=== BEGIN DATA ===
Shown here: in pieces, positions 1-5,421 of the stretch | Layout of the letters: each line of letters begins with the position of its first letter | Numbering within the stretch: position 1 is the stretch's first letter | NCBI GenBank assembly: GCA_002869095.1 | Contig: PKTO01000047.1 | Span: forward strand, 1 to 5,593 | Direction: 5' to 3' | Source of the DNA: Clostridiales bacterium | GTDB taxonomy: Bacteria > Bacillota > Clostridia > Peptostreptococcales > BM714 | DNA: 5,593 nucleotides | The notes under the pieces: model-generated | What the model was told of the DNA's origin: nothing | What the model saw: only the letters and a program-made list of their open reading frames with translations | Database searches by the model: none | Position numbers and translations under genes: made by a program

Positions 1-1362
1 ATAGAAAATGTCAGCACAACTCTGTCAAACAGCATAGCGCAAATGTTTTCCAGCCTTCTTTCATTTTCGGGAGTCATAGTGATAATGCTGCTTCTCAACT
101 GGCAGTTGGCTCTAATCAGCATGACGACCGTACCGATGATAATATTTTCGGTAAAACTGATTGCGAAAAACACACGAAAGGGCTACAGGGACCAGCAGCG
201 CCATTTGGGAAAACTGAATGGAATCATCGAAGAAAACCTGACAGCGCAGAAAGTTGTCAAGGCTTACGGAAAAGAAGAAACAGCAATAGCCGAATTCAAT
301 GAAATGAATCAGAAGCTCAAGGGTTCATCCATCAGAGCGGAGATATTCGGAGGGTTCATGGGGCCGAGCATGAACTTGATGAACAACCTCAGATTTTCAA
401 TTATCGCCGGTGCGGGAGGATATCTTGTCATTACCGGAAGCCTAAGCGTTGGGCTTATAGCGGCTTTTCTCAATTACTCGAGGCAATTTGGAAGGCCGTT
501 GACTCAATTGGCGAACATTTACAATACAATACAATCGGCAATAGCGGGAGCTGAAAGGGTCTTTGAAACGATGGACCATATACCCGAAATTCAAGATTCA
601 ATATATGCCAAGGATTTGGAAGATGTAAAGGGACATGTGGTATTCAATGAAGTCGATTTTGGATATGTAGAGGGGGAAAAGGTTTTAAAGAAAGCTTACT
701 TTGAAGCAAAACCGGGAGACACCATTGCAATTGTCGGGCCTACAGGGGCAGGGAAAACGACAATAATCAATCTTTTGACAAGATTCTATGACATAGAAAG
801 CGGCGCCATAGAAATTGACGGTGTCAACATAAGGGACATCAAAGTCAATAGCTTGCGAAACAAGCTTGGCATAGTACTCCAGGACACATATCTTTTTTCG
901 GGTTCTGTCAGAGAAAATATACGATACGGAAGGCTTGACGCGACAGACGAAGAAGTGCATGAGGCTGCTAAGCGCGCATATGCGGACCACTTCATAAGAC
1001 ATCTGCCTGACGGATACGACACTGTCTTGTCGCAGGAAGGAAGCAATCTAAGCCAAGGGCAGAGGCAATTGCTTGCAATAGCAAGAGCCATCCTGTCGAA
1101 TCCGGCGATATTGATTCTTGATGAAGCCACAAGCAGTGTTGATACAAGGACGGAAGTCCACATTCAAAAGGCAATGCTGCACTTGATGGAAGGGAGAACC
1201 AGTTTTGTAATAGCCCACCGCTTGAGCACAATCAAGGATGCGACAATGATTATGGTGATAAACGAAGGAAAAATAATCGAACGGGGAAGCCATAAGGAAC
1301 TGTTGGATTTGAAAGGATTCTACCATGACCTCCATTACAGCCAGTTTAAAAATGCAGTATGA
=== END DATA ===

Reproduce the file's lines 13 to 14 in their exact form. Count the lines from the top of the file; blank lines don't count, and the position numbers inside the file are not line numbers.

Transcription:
1001 ATCTGCCTGACGGATACGACACTGTCTTGTCGCAGGAAGGAAGCAATCTAAGCCAAGGGCAGAGGCAATTGCTTGCAATAGCAAGAGCCATCCTGTCGAA
1101 TCCGGCGATATTGATTCTTGATGAAGCCACAAGCAGTGTTGATACAAGGACGGAAGTCCACATTCAAAAGGCAATGCTGCACTTGATGGAAGGGAGAACC